by ORC Media
In having earned an amazing score line that included four firsts and only one race less than second place among 66 entries, Giuseppe Giuffre's modified M37 Low Noise from Italy has won the 2014 ORC World Championship in Class C. This is Low Noise's third World Championship crown, having also won in 2009 in Brindisi, Italy and in 2011 in Cres, Croatia.
New Class C ORC World Champions Low Noise
Giuffre's team included helmsman Duccio Colombi, tactician Lorenzo Bodini, and Giulia Spinelli, Benedetto Coviello, Alesandro Siviero, Maurizio Loberto, Donatella Ferretti, and Paolo Mandina, who had to leave for an emergency at home today but was replaced by a spare crew borrowed from Hans-Peter Schmidt's German GP42 Silva Neo.
Today's blue skies and warm temperatures brought in a perfect seven - eleven knot easterly seabreeze for the penultimate day of competition. After a two-hour delay this morning to wait for this wind to fill, the conditions became stable in direction enough for race managers to start their sequences at about 14:00 local time for the day's first two-lap windward-leeward course.
In Class A everyone behaved at the starts of the 7.2 and 9.6-mile courses with no recalls, so with flawless crew work, perfect pace and clear air, Alberto Rossi's Italian TP 52 Enfant Terrible won both races, their third and fourth in the series. Wind conditions were variable at six - eight knots in the first race, and more steady at eight - eleven knots in the second race.
With seven races now completed, Enfant Terrible's discard of 21 points in the first offshore race dropped their total down to nearly half. This has closed the gap considerably with the series leader, Claus Landmark's Norwegian Landmark 43 Santa, who sailed their discard today by earning an 11th place after having mark rounding problems in the second race.
So, with only a few points between them, the battle tomorrow for the Class A championship crown will be interesting, given that the forecast includes for the first time in the event wind velocities exceeding 20 knots, conditions where TP 52's will plane downwind while Landmark 43's will not. The two are well clear of Silva Neo in third place, who also stands to enjoy tomorrow's planning conditions. It may be interesting to note that this same boat under its former name, Airis, was the Bronze medal winner in the 2012 ORC Worlds in Helsinki.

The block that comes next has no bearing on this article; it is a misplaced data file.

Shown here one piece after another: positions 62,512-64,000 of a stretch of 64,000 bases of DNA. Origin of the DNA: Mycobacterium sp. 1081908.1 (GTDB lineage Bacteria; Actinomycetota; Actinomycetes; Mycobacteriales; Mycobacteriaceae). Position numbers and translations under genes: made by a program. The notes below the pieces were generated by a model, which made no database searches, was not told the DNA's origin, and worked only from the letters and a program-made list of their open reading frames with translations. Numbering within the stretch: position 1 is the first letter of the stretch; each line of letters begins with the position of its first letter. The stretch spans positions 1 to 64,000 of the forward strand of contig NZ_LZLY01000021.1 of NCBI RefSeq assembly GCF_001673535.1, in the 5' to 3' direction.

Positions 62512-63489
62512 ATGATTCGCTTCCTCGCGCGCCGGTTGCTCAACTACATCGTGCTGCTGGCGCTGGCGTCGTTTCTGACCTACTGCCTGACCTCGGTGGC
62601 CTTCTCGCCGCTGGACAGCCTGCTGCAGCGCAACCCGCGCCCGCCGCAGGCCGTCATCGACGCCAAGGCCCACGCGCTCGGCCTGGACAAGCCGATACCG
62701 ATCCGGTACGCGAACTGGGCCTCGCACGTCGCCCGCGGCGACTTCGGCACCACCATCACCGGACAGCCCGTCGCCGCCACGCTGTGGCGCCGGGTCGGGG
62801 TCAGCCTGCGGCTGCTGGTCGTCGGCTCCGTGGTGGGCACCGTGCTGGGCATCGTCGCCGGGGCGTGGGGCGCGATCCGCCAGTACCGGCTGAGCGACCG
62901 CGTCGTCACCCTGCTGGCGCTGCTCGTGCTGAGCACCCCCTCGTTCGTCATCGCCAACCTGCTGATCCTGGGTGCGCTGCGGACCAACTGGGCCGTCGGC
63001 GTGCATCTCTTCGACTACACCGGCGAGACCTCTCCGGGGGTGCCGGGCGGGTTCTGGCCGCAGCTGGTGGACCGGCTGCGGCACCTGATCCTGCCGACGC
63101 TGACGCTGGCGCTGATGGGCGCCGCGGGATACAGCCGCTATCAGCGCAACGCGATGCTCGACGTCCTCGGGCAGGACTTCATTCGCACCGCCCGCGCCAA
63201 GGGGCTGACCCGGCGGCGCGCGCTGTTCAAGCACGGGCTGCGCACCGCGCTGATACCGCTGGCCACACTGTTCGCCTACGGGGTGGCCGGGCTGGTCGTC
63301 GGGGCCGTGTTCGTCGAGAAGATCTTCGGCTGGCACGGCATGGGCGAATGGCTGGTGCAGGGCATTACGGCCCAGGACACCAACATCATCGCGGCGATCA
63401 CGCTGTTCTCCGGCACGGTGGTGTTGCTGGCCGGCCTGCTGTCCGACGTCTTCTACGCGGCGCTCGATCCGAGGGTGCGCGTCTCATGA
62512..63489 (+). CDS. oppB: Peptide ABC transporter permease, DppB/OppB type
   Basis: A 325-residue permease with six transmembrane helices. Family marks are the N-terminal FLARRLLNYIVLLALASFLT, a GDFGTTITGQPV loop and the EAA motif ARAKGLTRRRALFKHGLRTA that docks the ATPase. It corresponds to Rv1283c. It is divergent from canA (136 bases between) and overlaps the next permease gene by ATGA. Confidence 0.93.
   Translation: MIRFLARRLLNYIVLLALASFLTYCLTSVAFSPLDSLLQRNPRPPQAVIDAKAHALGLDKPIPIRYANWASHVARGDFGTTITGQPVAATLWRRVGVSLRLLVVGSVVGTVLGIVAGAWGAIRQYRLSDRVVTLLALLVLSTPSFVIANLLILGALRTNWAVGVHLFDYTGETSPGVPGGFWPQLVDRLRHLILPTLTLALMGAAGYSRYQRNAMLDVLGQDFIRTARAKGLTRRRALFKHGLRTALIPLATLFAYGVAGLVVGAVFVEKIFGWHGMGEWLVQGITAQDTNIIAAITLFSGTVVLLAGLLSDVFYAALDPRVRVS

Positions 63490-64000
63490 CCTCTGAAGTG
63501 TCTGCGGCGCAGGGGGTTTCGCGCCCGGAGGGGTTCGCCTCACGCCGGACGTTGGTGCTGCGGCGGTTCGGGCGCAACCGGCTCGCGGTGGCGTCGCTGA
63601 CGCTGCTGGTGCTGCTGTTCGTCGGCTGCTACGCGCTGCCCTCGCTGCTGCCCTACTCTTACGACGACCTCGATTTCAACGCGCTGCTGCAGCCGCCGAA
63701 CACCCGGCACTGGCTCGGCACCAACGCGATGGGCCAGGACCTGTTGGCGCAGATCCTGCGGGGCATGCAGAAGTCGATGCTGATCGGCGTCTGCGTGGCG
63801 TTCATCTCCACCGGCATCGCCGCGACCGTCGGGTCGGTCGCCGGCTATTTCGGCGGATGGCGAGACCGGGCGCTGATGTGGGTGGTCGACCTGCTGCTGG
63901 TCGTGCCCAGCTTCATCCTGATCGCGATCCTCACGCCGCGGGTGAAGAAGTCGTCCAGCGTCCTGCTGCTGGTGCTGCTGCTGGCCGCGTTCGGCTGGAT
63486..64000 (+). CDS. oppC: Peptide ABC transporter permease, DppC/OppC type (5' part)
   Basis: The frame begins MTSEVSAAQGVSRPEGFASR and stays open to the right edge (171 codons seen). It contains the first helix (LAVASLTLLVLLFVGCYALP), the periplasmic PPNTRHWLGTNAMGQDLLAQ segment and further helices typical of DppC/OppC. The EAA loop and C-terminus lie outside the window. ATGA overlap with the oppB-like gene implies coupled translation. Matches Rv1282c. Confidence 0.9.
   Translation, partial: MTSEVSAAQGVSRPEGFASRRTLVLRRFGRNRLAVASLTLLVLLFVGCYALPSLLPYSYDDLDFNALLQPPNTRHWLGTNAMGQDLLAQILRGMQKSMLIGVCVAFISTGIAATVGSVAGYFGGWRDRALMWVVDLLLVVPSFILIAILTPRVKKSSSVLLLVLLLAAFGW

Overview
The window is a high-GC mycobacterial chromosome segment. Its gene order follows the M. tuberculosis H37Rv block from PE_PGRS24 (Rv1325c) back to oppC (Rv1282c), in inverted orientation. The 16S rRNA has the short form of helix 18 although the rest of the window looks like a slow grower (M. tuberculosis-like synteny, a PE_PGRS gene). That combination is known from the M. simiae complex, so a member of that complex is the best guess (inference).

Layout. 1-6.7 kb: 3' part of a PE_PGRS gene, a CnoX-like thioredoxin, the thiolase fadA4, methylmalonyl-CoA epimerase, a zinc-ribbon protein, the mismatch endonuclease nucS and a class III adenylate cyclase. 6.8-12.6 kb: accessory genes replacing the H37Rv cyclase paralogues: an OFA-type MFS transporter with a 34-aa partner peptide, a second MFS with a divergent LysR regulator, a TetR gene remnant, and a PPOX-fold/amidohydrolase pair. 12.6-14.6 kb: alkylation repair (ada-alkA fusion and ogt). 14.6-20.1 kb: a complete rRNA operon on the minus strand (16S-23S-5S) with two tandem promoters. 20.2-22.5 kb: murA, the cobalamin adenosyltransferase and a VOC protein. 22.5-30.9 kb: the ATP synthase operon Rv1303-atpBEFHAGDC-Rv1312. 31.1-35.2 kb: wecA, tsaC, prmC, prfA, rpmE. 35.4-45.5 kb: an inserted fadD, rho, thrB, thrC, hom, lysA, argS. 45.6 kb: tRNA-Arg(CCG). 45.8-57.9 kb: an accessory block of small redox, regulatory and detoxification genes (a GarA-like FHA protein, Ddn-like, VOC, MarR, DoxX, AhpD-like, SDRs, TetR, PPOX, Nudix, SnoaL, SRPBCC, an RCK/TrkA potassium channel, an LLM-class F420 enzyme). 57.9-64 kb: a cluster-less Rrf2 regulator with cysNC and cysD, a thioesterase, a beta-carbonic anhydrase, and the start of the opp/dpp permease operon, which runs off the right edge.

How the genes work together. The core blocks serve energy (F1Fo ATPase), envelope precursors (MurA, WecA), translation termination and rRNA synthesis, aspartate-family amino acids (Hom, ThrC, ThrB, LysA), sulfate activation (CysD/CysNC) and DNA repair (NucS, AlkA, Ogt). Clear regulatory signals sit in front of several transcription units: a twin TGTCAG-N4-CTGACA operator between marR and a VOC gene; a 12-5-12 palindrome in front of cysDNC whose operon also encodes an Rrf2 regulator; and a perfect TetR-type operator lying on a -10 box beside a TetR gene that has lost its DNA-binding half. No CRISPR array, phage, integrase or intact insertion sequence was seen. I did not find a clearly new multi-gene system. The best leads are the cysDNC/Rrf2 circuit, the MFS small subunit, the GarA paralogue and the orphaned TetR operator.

In the Class B course area there was a little more wind pressure being closer to the shore, so racing started a few minutes earlier on a similar 6.2-mile twice-around course. By winning this race, Albert Schweizer's Leu from Germany had their best race yet, getting around the track and saving her time on the rest of Class B Gold, and even defeating the fastest boat in the Class, Peter de Ridder's Dutch Swan 45 Checkmate, by only 21 seconds.
But with a discard now applied for this class and Jaak Jogi's Forte earning fourth in this race and a first in the second race, the Estonian X-41 has taken a comfortable, but not insurmountable, lead of 17.50 points over fellow Estonian Eero Pank's Salona 38 Reval Café. Also in contention only 0.5 points back is Milan Hajek's Czech team on his First 40.7 Three Sisters, while another seven boats are only within the next 10 points and lie in wait ready to ambush the podium in tomorrow's final race.
In the fight for the remaining Silver and Bronze medals in Class C, Patrik Forsgren's modified Beneteau 36.7 Team Pro4U from Sweden is in the lead, but by only 3.5 points over a fellow Swede, Martin Nilsson's Salona 37 Vencom. But Michael Mollman's X-37 Hansen is a mere 0.5 points behind, with Aivar Tuulberg's Estonian Arcona 340 Katarina II not far away with a 7.5 point deficit.
Since the conditions are predicted to be breezy tomorrow, anything could happen to upset the current standings in all but the Class C crown. The first Warning signal is scheduled for 10:55 tomorrow for the final race of the event, with awards to follow racing at 17:00.
For more information about the 2014 ORC World Championship, visit the event website.